by Aimee Wilcox, CPMA, CCS-P, CST, MA, MT, Director of Content
March 3rd, 2015
According to Medicare regulations, you are able to collect monies owed by the patient at the time of the visit (deductibles, coinsurance and co-pays), this is also true with other commercial insurance contracts.
Collecting monies owed by patients at the time of their visit can reduce overhead. Of course, you must determine if the practice of collecting deductibles, co-insurances and co-pays is beneficial and suitable to the practice you work in or it would become too much work and best left to collect on the back end. There are pros and cons to collecting monies up front.
There are several steps that need to be taken in order to do this appropriately.
- Confirm the patient's insurance benefits, deductibles, coinsurance and copay prior to the patient's visit.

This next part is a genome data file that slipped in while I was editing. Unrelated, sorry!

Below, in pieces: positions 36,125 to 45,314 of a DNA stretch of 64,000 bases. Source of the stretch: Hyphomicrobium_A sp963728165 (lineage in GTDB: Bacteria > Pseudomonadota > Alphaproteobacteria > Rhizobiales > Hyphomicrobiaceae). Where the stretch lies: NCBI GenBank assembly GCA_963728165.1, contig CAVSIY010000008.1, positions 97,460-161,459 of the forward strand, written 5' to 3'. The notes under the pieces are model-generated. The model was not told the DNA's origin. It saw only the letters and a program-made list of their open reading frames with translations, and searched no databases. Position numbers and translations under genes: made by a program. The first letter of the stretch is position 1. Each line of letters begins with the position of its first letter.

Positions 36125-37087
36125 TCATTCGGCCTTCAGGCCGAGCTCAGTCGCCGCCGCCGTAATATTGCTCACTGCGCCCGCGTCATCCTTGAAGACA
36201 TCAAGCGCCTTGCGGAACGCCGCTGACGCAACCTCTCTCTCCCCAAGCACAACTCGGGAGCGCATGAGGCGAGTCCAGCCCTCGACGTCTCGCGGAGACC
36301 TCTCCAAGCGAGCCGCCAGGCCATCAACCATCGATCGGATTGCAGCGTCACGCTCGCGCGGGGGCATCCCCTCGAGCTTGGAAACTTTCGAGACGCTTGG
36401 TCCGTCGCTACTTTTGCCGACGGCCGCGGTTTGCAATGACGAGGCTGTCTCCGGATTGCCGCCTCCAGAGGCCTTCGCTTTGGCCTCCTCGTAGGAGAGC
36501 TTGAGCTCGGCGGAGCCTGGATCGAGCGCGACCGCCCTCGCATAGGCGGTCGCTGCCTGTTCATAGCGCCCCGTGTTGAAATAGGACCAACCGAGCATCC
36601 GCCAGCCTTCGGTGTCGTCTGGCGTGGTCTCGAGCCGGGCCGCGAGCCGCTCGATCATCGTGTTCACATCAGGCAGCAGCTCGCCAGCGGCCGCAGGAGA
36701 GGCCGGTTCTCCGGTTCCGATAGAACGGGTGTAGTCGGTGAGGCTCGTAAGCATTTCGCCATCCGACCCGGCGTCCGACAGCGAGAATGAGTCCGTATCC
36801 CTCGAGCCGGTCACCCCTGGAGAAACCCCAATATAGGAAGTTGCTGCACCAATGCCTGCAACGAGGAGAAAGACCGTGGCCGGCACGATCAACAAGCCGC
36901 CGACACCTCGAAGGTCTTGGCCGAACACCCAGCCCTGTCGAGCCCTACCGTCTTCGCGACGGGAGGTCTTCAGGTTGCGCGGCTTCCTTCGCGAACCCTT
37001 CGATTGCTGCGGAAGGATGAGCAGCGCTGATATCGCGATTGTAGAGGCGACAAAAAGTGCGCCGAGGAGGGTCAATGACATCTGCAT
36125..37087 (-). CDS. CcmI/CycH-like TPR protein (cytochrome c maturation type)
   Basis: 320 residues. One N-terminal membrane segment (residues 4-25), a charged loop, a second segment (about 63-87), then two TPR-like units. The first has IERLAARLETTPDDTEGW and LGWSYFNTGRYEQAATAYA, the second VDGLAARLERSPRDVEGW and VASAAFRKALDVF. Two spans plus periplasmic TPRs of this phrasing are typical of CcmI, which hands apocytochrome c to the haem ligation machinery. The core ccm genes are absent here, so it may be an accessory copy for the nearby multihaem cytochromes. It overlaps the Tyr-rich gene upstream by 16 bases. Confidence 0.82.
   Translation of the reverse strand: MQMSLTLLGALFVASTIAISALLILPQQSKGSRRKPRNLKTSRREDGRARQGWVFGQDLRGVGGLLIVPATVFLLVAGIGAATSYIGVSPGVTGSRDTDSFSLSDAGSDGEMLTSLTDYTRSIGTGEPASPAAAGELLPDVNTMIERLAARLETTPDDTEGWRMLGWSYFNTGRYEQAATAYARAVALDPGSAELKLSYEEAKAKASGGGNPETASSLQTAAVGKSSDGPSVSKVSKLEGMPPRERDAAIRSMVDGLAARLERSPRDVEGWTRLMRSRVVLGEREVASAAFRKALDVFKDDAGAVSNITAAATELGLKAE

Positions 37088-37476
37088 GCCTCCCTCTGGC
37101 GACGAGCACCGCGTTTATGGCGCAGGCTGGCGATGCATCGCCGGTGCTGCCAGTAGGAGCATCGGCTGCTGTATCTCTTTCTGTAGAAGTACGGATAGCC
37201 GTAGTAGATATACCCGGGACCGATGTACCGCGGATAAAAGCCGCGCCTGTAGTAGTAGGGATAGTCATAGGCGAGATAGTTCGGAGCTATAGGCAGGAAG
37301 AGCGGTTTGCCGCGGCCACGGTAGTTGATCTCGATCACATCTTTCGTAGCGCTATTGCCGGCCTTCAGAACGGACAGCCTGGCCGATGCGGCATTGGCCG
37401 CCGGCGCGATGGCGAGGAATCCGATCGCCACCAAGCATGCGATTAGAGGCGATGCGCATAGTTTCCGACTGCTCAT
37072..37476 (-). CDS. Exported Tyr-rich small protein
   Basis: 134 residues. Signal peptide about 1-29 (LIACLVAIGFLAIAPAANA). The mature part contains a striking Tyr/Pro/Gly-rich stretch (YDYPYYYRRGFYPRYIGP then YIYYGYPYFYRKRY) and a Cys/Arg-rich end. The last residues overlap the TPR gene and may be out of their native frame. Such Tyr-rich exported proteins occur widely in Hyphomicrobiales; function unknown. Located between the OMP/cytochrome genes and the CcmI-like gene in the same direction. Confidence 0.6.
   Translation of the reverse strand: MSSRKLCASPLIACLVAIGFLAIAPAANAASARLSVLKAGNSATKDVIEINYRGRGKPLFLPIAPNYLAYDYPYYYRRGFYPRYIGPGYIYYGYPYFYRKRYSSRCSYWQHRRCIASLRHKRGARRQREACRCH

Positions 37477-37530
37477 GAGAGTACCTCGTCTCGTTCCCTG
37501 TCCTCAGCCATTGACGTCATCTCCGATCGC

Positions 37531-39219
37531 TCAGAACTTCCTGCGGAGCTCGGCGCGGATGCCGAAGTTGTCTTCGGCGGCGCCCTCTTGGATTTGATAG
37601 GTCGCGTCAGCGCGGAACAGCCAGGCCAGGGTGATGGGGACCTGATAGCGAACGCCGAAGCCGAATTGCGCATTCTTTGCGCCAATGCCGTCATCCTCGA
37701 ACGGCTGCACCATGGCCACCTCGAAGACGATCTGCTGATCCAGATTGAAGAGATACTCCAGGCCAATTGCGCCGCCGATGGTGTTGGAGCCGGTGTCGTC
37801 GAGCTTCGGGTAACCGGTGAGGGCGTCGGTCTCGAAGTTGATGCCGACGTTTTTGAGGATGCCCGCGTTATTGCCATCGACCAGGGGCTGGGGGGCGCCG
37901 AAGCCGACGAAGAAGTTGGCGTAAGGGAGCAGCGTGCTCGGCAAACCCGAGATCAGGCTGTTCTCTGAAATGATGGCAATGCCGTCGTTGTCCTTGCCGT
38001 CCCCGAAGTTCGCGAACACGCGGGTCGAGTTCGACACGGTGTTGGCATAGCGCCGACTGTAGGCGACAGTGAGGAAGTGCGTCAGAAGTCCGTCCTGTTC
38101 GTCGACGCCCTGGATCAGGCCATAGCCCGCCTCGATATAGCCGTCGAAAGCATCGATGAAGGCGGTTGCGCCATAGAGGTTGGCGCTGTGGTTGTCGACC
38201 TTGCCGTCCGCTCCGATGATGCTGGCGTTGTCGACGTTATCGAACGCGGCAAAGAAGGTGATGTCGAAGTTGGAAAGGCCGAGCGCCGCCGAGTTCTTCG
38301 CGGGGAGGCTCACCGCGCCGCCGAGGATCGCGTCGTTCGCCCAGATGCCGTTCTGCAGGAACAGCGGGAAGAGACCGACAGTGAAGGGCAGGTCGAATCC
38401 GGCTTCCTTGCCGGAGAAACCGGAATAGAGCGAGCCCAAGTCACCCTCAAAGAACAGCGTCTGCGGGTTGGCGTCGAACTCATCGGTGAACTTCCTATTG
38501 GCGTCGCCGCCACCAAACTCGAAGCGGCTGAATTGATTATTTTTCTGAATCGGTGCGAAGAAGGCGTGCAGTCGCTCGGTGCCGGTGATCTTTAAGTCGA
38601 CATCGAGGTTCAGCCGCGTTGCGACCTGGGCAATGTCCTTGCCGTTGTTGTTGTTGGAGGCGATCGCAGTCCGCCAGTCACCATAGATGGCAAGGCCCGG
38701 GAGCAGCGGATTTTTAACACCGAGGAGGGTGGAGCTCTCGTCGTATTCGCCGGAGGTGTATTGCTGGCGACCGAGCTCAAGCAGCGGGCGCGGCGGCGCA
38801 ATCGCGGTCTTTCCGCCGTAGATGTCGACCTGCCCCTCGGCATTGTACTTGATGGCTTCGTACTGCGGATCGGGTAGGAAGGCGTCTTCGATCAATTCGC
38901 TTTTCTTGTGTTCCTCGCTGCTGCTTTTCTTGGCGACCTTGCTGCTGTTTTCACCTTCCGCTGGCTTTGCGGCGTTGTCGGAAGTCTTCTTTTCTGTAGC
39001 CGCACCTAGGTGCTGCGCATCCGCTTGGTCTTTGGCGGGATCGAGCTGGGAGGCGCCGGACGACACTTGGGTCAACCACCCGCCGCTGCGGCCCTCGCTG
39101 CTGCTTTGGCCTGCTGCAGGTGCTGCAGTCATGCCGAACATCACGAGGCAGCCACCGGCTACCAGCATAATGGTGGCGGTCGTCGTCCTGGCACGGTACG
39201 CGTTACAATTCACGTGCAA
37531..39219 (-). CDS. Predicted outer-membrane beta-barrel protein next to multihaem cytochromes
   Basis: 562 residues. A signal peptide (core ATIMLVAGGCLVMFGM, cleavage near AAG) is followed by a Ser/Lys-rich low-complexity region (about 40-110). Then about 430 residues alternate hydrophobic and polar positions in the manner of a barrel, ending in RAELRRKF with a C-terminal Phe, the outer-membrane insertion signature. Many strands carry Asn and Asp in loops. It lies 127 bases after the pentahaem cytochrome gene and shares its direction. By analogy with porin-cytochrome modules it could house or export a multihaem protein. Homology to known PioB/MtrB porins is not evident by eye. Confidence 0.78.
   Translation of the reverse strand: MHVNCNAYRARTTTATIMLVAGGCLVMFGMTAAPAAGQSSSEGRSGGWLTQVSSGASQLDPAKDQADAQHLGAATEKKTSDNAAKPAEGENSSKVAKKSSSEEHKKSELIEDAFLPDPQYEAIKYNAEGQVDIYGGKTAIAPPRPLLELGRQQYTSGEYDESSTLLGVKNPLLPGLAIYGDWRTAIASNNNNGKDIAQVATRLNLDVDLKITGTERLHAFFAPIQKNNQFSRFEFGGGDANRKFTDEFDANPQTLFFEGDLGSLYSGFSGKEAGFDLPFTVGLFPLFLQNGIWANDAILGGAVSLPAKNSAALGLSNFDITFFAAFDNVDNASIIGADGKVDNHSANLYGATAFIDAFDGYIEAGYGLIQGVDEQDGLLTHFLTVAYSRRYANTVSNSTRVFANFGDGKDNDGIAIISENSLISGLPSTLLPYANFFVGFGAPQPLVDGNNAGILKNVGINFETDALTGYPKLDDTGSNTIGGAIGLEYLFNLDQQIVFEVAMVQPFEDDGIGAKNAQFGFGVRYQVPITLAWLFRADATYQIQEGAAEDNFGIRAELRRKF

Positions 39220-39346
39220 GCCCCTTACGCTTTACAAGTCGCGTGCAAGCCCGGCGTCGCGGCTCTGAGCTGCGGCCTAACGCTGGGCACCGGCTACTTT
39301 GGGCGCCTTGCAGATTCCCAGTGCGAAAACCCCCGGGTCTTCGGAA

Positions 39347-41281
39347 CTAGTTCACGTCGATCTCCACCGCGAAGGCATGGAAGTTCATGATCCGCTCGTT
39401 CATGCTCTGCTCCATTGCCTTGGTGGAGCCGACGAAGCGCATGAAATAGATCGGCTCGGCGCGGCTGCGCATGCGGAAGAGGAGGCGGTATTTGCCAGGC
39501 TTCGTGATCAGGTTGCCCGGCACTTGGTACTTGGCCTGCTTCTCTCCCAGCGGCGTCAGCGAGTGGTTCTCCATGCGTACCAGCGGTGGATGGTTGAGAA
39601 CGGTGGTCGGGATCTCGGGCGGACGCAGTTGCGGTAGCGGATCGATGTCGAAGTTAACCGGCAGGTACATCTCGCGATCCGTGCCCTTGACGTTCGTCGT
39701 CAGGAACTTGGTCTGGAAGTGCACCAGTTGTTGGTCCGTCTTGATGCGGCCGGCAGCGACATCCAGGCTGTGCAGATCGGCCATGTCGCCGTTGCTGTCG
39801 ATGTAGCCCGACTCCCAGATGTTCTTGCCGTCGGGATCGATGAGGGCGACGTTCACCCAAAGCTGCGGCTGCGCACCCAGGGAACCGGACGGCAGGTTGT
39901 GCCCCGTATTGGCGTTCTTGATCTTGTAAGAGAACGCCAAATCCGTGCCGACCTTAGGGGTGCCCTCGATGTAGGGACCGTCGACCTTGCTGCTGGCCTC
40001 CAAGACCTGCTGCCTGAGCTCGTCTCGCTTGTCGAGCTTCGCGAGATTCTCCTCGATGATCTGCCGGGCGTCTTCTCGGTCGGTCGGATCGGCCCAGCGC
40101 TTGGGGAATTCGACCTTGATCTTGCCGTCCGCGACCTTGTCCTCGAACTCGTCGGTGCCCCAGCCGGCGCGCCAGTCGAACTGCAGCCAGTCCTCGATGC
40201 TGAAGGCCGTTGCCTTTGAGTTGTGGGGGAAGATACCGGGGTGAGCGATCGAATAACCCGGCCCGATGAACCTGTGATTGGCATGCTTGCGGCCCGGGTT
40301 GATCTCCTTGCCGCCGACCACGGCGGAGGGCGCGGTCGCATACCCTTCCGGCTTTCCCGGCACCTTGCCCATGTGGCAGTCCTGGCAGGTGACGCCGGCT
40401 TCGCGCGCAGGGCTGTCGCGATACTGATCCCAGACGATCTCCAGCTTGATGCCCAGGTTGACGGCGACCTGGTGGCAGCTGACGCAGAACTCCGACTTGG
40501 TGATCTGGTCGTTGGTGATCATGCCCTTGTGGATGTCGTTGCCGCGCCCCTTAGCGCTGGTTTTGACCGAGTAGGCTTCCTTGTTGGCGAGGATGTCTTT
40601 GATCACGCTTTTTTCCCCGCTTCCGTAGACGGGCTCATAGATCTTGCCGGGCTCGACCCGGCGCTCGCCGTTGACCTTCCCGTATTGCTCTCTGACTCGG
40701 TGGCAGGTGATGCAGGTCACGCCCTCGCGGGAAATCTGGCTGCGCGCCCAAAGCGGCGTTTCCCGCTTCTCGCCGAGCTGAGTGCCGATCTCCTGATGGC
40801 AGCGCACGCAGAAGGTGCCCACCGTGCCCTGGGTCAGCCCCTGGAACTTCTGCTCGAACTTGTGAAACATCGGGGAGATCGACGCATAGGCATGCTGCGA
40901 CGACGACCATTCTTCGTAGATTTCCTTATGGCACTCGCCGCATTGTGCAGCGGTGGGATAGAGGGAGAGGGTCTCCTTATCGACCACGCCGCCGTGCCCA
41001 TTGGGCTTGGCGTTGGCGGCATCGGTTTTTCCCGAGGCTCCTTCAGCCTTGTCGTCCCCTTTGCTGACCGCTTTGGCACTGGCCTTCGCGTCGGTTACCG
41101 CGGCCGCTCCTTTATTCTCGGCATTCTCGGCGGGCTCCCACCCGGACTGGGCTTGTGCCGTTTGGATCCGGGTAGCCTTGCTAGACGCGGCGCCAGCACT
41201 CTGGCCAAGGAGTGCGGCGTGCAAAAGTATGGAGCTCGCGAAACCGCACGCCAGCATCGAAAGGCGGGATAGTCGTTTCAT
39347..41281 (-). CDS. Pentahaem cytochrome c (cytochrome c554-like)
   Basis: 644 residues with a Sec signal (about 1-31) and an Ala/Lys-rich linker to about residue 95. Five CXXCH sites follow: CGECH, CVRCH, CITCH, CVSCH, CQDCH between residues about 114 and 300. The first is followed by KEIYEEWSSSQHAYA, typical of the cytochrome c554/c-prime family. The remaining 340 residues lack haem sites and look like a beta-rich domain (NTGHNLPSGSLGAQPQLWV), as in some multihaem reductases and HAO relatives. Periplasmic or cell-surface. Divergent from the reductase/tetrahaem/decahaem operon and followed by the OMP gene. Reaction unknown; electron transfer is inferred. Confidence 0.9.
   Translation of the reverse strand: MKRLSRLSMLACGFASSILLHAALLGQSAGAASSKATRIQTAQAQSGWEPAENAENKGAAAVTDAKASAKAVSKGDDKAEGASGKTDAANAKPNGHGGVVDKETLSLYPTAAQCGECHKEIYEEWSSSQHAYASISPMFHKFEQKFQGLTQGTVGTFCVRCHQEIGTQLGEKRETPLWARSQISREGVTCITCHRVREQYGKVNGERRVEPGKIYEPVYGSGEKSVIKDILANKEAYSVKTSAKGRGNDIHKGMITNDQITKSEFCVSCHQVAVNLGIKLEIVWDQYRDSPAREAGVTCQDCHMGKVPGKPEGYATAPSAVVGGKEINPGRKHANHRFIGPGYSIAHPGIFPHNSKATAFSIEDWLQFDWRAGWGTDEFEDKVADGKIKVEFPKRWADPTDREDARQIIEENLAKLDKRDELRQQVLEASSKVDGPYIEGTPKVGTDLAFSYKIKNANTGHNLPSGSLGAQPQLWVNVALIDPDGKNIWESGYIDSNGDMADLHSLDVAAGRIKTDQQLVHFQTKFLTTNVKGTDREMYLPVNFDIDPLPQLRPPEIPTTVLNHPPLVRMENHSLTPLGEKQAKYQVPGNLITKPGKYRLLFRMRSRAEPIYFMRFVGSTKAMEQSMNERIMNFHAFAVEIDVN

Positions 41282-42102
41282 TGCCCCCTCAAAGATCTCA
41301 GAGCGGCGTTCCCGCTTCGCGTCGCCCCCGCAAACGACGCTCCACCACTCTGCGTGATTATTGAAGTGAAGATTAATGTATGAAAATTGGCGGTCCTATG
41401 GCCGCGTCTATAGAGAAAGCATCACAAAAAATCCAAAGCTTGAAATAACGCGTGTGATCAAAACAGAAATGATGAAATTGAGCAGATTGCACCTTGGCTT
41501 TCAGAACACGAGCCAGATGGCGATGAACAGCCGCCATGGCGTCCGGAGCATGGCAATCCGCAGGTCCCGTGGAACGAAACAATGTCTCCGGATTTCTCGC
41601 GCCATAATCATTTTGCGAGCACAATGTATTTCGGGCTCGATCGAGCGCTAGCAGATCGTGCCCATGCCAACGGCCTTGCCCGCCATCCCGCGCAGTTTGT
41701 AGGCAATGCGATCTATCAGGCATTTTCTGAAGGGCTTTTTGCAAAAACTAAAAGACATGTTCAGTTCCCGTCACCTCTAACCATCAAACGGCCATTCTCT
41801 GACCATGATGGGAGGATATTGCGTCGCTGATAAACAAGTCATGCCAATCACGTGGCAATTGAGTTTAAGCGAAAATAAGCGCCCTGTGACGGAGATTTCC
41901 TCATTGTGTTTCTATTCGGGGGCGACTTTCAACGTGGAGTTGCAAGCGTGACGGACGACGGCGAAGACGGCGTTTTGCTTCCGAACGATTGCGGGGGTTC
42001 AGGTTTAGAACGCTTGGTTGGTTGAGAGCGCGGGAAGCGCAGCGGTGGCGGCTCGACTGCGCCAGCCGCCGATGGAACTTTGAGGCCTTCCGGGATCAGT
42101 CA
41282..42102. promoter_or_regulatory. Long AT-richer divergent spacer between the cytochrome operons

- If the patient has Medicare and there is a risk that a specific service will not be a covered benefit, be sure to obtain an ABN (Advanced Beneficiary Notice) and be sure it is filled out correctly or it will not be valid.
- Give patients at least a 30-day advance notice that they will be required to pay deductibles, coinsurances and/or copays (based on their insurance fee schedule) at the time of service.
- Put a notice up in patient rooms and the waiting room that payment of coinsurance, deductible and copay are due at the time of their appointment.
- Be sure to add the same statement on to any billing statements that are mailed to patients.
- When you remind the patient of their appointment time, remind them also that they will need to be prepared to pay their deductible, coinsurance, or copay at check in and be sure to tell them how much they will be asked to pay so they can be properly prepared.
- Be sure the receptionist who checks in the patient collects the amount due either at the time of check in or check out.